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8.3 Functions and Variables

Two important aspects of any programming language are functions and variables. In this lesson, you'll learn how to create variables to hold data and functions to perform actions.

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8.3 Functions and Variables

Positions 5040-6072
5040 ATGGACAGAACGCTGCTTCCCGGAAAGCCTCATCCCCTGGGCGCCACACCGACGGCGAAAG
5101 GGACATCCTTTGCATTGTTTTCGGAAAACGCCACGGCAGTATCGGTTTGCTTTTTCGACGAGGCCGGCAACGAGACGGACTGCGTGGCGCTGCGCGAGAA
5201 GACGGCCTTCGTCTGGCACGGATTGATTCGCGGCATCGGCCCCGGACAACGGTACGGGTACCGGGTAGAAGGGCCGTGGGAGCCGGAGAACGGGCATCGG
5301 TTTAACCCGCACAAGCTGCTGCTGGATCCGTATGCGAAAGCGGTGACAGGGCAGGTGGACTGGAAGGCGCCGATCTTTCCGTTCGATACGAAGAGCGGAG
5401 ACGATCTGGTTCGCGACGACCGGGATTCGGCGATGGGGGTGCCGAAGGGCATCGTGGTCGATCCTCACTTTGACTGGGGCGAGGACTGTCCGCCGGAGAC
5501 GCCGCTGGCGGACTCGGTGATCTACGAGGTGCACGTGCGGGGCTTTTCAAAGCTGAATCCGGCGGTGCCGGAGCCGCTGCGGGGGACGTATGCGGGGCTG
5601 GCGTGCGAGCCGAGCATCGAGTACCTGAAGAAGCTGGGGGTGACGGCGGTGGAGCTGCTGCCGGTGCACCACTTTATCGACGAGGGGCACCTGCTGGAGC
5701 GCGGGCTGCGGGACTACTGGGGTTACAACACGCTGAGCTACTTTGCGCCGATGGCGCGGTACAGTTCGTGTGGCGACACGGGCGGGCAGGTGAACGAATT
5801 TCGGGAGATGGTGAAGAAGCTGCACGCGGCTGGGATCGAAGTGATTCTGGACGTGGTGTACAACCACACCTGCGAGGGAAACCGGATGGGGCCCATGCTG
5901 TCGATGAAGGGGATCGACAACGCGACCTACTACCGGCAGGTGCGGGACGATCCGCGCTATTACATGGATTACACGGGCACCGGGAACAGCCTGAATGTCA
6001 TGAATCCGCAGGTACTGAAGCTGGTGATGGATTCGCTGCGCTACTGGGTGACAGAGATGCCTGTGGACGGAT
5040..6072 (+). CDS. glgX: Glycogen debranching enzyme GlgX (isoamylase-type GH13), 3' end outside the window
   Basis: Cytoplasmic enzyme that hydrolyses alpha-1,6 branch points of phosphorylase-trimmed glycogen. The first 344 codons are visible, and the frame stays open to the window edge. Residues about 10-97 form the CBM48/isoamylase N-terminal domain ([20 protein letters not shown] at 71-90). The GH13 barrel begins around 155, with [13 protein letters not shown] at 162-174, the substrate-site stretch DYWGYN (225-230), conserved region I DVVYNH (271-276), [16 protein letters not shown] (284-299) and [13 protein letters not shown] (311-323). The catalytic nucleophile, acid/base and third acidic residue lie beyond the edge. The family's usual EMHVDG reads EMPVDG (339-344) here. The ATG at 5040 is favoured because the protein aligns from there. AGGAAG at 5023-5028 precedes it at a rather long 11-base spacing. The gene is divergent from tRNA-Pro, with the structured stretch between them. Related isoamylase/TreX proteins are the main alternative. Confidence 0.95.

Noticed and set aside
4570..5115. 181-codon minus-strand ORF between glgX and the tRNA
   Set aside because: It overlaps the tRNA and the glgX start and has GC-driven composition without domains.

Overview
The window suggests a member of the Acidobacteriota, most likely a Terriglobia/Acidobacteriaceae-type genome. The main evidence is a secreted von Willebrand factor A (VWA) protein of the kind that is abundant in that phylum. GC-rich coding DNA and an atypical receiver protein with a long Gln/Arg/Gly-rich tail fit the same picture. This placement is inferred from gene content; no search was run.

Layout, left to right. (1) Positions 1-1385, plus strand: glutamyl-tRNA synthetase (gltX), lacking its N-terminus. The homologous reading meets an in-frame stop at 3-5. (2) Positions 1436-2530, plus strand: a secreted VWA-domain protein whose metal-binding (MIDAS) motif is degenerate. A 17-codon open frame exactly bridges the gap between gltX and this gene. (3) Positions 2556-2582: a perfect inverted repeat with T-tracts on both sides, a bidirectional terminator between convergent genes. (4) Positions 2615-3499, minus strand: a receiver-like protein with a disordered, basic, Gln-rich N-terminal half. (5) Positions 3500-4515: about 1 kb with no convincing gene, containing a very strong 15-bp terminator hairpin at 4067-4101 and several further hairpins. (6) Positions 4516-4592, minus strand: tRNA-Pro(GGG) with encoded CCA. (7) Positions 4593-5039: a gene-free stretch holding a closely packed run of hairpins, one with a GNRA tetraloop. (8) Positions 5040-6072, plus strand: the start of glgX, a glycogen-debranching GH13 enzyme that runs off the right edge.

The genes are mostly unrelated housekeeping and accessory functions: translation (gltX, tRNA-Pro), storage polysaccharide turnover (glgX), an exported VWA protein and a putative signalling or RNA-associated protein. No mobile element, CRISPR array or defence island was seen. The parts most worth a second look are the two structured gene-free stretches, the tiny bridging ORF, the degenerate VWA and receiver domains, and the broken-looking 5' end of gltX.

A couple of lessons ago, I mentioned that the server side is primarily for processing data. And in the previous lesson, we did nothing like that. We just wrote a single line of PHP code that output some HTML. And, they not very useful. So we're going to move towards the goal of taking user input and doing something with it. And in this lesson, we're going to look at two things. We're going first of all, look at creating a function and also how to create a variable. So the first thing you need to ensure is that MAMP is running, otherwise our code is not going to execute. And let's create a new file inside of our index PHP. So let's just call this message.php. And let's go ahead and start this file with the opening php tag. Now unlike the other file, we aren't going to have a closing tag because for right now, this file is going to contain nothing but pure PHP code. And it is the best practice or it is considered best practice I should say. That's for a file that has nothing but PHP code to omit the closing PHP tag. So we're going to have the opening tag. And then nothing else. Now the reason why we didn't do that in the index PHP file is because we have more than just PHP. Yes, we have PHP, but we also have some content here. So we can't just omit the ending tag, otherwise it's going to think that this is PHP code as well. So if you have a file that is nothing but PHP code, you can omit the closing tag. Okay, so let's, first of all, talk about creating a function. We starts with the keyword function, and then we have the name of our function. Now this is going to be a function that we are going to use to get a message that we will eventually display within the browser. So we're going to call it to getMessage. And we could call this function a variety of things. First of all is getMessage using what's called camel case, where you have multiple names or multiple words within the name of a function. The first word begins with the lowercase, and then all of the other words begin with an uppercase. That's why it's called camel case because we have a hump here. And if we call this getMessageToday, then we would have another hump here for today. Now used to PHP functions would look something like this. They would be all lowercase, and we would say get_message. So all of the words would be separated by an underscore. And then you will also see some functions that have nothing at all. It would just be getmessage like that. And if you go ahead and look at the PHP documentation. Let's go to If you ever want to find a function that is built into PHP, this is the place to go. Because you can go to the search box. And let's say that you want to get the time of day. Well, you can just start typing if you say gettime. And there you go. There is a function called gettimeofday. But notice that it is all lowercase. There's nothing separating the words, it is all just jammed together. However, if we look at something else. Let's look at get_browser. So here we see the underscore separating the words. And then we would find some camel casing as well, I would imagine. That's one of the things about PHP that a lot of people criticize is that it's not consistent. If you look at .net, Ruby and some other languages and platforms, the libraries that you have at your disposal are very consistent and PHP is not. You just have to know what function you're looking for, and if you don't know then you can always search for it here. Okay, so let's go back to our code. We have the function keyword, followed by name. I'm going to use camel casing here. And then we have a pair of parentheses. Now we could accept data, so that whenever we call this function, then we could pass data to it so that it could work with that data and we will eventually get there. But for right now, we're just going to have an empty parameter list. So we have nothing inside of the parentheses. And then we denote the body of the function with an opening and closing curly brace. So we've just created a function. And the let's do something. This is getting a message. So we are going to echo a message. And we'll say that this is inside getMessage. And that will be our message that we are going to get. So if we go to the browser, let's go to /message. And we aren't going to see anything at all. And that's because even though we have a function inside of our PHP code. We don't call that function. Now one other thing that I didn't really point out in the previous lesson, if you look at the source code of this page, there's nothing here. That's because that's we don't have any HTML. The only thing that we have inside of this file is PHP. And PHP never makes it to the browser. Well, there are some circumstances where your PHP code could be displayed in the browser. But for the most part, if you have PHP code that is server side code that's there for the server's purpose. Okay, so we have our function, but we haven't done anything with it. So let's go ahead and let's call that. And we simply call our function by using its name, followed by a pair of parentheses and then semicolon to end the statement. Let's save the file. We'll go back to the browser, we will refresh. And we can see our message. This is inside getMessage. So this is the basis of creating a function. You start with the function keyword followed by the name of the function. You have your parameter list contained within a pair of parentheses. We have an empty parameter list right now, and then the function body is delimited with an opening and closing curly brace. Okay, so now let's create a variable. Now some other languages have a keyword called var. And PHP has a var keyword. But if you are just creating a variable you don't use the var keyword, instead you just create the variable. And in PHP variable names begin with $ sign. This is a requirement. We can't create a variable without the $ sign. So if we said that this is a variable, it's not a variable because it doesn't begin with a dollar sign. So we'll have $ sign. We'll call this variable message. And then instead of echoing our string literal here, we're going to take that string and assign it to our message variable. So that then we can echo message. And we will essentially have the same output. The only difference here is that we have stored our message in a variable, and we are using our variable whenever we echo that message to the browser. So let's go back, let's refresh and we have the same results. So in this lesson you learned two things. How to define a function. And how to define a variable. In the next lesson, we are going to look at adding parameters to our function. We are going to allow it to accept data, so that then our function can do something with that data. So not only are we going to look at parameters, but we will also look at making decisions in PHP.